The Scientific Authority

What we do

The main functions of the Scientific Authority are to:

  • Monitor the legal and illegal trade in specimens of TOPS species (species listed as threatened or protected in terms of section 56 of the National Environmental Management: Biodiversity Act (NEMBA) of 2004) and CITES species (species included on the Appendices to the Convention on International Trade in Endangered Species of Wild Fauna and Flora)
  • Make recommendations to an issuing authority on applications for permits to undertake restricted activities with TOPS species
  • Make and publish non-detriment findings on the impact of trade on the survival of species in the wild
  • Advise on the registration of ranching operations, nurseries, and captive breeding facilities
  • Advise on amendments to TOPS listings and prohibition of restricted activities
  • Advise on the nomenclature of species in trade
  • Assist with identifying species in trade and issue certificates in which the identification of a specimen is verified as being taxonomically accurate

Where we work

The Scientific Authority is active nationally and in all nine provinces of South Africa.

Reason for our programme

The Scientific Authority has been established in terms of Section 60 of the NEMBA. The purpose of the Scientific Authority is to assist with regulating trade in TOPS- and CITES-listed species. This is achieved by making non-detriment findings and providing recommendations and advice based on a scientific and professional review of available information.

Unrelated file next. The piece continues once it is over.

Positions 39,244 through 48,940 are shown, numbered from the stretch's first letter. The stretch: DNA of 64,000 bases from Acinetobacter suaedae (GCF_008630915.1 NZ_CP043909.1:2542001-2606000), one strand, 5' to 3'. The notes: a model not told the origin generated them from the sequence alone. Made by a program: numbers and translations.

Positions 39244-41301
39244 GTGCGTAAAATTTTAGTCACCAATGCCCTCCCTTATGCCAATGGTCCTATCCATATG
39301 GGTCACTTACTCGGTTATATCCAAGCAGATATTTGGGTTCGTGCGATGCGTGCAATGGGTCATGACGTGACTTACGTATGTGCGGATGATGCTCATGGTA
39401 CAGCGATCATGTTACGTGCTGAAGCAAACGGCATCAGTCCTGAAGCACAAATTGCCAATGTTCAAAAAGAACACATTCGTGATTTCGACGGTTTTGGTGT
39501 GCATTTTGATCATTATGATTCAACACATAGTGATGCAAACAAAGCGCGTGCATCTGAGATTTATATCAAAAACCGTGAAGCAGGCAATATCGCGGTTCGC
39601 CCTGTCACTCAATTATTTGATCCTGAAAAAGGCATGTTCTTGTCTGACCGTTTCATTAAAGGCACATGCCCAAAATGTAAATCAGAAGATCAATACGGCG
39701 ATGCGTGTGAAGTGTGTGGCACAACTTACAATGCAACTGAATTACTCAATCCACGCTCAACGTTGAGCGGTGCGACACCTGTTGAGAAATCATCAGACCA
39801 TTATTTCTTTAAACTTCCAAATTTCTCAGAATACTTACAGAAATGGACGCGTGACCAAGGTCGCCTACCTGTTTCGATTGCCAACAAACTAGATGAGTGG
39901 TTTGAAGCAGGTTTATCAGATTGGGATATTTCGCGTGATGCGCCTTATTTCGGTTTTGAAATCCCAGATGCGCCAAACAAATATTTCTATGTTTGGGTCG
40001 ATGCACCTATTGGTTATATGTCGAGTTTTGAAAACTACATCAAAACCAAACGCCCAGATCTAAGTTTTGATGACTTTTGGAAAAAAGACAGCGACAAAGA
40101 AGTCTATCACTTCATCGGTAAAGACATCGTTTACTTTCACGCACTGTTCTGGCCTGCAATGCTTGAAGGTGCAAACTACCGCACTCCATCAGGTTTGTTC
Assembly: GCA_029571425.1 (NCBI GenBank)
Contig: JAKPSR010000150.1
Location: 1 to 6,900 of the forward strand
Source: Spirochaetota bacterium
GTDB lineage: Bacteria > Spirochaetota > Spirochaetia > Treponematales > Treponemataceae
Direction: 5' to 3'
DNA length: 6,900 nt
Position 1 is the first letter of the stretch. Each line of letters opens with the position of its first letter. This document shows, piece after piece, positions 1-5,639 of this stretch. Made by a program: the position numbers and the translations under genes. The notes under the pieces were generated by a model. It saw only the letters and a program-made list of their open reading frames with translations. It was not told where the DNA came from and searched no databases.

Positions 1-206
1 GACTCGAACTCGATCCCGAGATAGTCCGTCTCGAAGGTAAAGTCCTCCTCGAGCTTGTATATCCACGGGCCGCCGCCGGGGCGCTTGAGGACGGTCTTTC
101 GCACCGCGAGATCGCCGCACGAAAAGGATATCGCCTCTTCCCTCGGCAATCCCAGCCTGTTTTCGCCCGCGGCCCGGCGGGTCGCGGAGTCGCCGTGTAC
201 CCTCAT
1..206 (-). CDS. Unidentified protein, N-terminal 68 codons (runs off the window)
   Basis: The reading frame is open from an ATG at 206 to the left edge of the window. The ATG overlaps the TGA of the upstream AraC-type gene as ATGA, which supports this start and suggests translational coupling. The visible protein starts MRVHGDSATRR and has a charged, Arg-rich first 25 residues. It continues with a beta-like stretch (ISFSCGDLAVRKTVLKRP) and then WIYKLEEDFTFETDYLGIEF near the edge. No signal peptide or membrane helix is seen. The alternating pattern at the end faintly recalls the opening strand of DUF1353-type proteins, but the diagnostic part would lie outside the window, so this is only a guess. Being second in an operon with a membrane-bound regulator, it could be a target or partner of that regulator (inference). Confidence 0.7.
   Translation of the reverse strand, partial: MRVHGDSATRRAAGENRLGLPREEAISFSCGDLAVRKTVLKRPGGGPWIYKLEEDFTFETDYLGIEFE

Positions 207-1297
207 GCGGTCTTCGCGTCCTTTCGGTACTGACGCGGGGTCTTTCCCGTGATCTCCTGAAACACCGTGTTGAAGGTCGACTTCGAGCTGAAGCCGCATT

What we have achieved

To date 12 meetings of the Scientific Authority have been convened, the last of which was held in Cape Town on 25-26 February 2016. A special meeting of the Scientific Authority was also held in July 2016 in preparation for the upcoming 17th meeting of the Conference of the Parties to CITES (CoP17) to be hosted by South Africa from 24 September to 5 October 2016. The following issues are currently on the agenda of the Scientific Authority:

  • CITES CoP17 proposals
  • Leopard monitoring and leopard hunting quota
  • Illegal leopard skin trade
  • Captive breeding of white rhino
  • Illegal hunting of oribi
  • Enhancement findings for lion and bontebok
  • DNA barcoding of cycads

Who we are

The members of the Scientific Authority include one representative from each of the nine provincial conservation authorities of South Africa, together with representatives from the Department of Environmental Affairs, SANBI, SANParks, and the National Zoological Gardens.

SANBI is responsible for the logistical and administrative functions of the Scientific Authority.

How to contact us

The Scientific Authority can be contacted through the Scientific Co-ordinator, Michèle Pfab.

Last updated on 17 October 2016
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